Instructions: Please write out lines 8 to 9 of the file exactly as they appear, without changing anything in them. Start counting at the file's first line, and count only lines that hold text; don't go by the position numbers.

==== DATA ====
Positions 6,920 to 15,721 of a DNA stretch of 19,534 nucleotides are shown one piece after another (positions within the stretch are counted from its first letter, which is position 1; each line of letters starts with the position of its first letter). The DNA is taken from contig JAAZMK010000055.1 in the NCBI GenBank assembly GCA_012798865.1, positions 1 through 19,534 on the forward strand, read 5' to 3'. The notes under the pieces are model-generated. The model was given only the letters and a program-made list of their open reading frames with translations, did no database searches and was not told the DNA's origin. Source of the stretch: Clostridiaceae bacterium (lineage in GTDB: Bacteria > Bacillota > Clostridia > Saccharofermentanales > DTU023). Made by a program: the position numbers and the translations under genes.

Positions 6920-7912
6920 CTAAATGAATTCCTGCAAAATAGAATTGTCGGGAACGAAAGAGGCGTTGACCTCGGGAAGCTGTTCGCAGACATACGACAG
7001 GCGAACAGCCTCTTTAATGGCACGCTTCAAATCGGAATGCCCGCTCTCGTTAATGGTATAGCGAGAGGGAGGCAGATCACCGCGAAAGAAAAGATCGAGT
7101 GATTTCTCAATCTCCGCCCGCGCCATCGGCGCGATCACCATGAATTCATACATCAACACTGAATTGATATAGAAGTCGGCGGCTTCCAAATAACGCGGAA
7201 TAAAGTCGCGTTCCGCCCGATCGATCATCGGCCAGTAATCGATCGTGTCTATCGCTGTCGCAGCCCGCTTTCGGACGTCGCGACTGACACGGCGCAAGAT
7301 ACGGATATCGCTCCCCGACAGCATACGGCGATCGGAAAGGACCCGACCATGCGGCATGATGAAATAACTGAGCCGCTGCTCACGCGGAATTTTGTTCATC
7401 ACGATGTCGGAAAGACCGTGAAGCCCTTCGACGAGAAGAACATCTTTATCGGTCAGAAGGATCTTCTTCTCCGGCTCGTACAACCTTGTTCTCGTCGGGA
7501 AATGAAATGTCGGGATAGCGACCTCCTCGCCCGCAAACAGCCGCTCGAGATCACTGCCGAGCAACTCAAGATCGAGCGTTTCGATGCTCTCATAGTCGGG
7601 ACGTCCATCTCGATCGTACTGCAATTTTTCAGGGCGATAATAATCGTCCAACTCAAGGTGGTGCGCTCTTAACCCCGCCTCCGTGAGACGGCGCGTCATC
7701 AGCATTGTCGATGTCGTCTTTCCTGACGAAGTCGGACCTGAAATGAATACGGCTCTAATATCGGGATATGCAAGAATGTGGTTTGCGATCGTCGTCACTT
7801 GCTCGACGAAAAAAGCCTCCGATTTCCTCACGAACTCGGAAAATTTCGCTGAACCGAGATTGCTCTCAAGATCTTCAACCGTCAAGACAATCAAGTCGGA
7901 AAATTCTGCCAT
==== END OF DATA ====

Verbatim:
7401 ACGATGTCGGAAAGACCGTGAAGCCCTTCGACGAGAAGAACATCTTTATCGGTCAGAAGGATCTTCTTCTCCGGCTCGTACAACCTTGTTCTCGTCGGGA
7501 AATGAAATGTCGGGATAGCGACCTCCTCGCCCGCAAACAGCCGCTCGAGATCACTGCCGAGCAACTCAAGATCGAGCGTTTCGATGCTCTCATAGTCGGG